Rewriting and revision are an art. The incredible ability to say, yes, it’s good, but it could be better–is needed to make progress. Believing in improvement and changing is a life skill. I committed to Eric Koester and his book writing class so there was no going back. Plus when you go for a dream you really want there’s little room for any persistent doubt. There were times I completely reworked poems only to find I hated the old version and the new version. Then other times, guided by my developmental editor, I rewrote or added to poems until they sang to me. I soon discovered the rush revision can actually be. The idea that you can make something better should be exciting, not discouraging. When you break it down and take it one page, or in my case, one poem at a time–it’s actually liberating!
4. I learned dreams change.
I also learned that dreams never stay the way they started out.
When I decided to write a book I still thought I was going to write fiction. But my heart strings got pulled so strong by poetry that I gave. I decided to combine my two loves: fantasy and poetry. But then about halfway through the book I realized I wanted to try realism poetry. So then I started writing that. And my incredible developmental editor told me to go with it. I started with a fantastical title (Dragon Bones) with the assumption that I only wanted to write about princesses, dragons and ogres.
I soon realized that books don’t belong in boxes. No more than music belongs in a single genre. So I wrote what my heart wanted, including Renaissance painting inspired pieces, Greek mythological poems, and Catholic symbolism poems all on top of my fantastical poems. I also delved deeper into confessional poetry. I also started writing about sexuality, loneliness, doubts, and depression. At first the flood gates came open and all I could write about was strife. Then I discovered what I really wanted my book to be: a story of growth. Because of that realization, I changed my title to be after a different poem, “Into the Orange Grove.” When I began assembling my first draft for acquiring editor submission I organized it into three parts: an introduction section, a dark section, and then finally, the section where I came into the light. The final section was by far the most fun to write. I wrote about all the people I love and how they’ve added to my life. I didn’t know the story I was writing until I started writing the final poems and realized what I really wanted to show people: a happy ending.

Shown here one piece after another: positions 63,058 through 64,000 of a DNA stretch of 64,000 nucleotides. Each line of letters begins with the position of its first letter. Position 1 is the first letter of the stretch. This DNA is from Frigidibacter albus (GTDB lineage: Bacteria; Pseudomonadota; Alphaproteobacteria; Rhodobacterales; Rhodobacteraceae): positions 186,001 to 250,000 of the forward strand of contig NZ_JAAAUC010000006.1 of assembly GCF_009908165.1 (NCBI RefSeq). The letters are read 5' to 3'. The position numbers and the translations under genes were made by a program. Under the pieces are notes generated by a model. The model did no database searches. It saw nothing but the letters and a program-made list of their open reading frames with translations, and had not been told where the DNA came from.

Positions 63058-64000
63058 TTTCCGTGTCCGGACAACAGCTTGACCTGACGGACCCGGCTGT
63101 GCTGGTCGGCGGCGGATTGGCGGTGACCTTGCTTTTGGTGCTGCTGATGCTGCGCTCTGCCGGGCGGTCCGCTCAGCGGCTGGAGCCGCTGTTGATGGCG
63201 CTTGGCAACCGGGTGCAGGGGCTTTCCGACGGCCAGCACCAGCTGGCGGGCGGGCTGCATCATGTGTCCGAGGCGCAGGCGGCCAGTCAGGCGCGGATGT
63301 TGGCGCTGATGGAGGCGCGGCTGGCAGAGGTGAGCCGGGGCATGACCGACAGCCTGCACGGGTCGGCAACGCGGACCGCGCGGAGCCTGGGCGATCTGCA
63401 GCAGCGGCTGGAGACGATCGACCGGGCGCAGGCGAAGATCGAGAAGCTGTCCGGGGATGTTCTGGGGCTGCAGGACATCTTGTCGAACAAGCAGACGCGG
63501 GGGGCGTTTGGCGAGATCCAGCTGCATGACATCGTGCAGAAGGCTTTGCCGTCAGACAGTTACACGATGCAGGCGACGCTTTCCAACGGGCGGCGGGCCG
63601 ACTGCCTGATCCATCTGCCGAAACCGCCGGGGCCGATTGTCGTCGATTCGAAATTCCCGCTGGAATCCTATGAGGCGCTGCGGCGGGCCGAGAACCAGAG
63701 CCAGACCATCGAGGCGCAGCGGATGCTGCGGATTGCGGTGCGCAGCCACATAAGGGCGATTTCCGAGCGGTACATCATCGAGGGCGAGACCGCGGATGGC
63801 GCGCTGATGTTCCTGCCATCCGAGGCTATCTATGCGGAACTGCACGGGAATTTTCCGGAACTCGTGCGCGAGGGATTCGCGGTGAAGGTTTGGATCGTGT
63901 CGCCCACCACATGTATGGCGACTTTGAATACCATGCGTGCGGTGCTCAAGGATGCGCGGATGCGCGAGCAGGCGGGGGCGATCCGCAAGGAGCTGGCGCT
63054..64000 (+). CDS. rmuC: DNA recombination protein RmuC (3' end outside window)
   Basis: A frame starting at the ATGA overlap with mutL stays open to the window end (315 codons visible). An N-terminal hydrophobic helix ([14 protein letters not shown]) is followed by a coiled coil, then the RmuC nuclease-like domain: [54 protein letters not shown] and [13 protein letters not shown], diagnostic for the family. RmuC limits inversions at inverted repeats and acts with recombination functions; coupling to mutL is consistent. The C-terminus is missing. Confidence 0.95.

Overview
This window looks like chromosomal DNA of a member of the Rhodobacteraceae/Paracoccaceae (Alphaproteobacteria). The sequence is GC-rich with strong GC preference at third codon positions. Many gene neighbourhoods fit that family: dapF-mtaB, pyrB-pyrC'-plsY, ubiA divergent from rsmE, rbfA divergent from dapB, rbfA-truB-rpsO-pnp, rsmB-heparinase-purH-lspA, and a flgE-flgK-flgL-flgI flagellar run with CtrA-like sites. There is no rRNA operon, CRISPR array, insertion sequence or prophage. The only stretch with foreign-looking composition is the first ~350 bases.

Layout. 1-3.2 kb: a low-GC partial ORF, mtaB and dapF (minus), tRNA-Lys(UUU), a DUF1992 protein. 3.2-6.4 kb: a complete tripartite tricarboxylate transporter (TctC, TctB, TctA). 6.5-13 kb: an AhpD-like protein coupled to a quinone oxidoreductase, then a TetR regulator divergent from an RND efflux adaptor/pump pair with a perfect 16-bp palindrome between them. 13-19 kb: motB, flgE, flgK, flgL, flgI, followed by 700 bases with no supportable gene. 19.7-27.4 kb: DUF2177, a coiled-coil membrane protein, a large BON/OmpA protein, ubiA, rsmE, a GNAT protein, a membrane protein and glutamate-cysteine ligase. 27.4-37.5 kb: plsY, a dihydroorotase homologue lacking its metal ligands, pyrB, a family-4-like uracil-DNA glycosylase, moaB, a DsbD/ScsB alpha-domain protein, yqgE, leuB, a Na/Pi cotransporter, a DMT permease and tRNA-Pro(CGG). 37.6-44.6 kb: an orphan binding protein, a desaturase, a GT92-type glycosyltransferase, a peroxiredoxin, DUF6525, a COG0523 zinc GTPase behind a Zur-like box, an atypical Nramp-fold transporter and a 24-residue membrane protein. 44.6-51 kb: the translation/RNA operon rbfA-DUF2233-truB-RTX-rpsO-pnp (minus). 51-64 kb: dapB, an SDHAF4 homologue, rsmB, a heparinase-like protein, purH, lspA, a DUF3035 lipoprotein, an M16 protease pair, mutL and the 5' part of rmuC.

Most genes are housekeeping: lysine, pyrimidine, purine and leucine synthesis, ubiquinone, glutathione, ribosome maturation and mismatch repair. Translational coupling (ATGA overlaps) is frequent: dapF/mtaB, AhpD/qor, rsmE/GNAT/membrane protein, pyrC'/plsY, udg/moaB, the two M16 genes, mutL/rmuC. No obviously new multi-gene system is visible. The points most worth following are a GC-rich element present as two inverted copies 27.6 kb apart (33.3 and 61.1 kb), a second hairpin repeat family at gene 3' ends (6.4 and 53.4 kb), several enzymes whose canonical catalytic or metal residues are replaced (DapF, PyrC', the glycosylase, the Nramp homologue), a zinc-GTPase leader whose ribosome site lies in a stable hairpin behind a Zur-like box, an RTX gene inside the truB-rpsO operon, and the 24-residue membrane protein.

5. I learned it’s not nearly as hard as I thought it was.
With a team of editors, fellow writers, marketers, friends, family and more I was set up for success.
Writing a book was fun and rewarding. Writing is what I love and it was amazing watching the book come closer and closer to being made a reality. Now I’m four months from publishing and I couldn’t be more thrilled. I am so glad I decided to take on this journey, to join Mr. Koester and his class and to become a published poet and author at the age of twenty. I think writing a book sounds scary to people but I enjoyed all the steps of the process though at times I had to stifle my doubt. It’s overall been immensely educational and has changed the way I think about myself and my life. Achieving dreams seems less impossible now, and I feel like I’ve learned so much about how important it is to stay close to those who believe in you. And of course, that it is essential that you believe in yourself. That’s what my book, Into the Orange Grove, is about.
You can pre-order Into the Orange Grove or donate to help my campaign: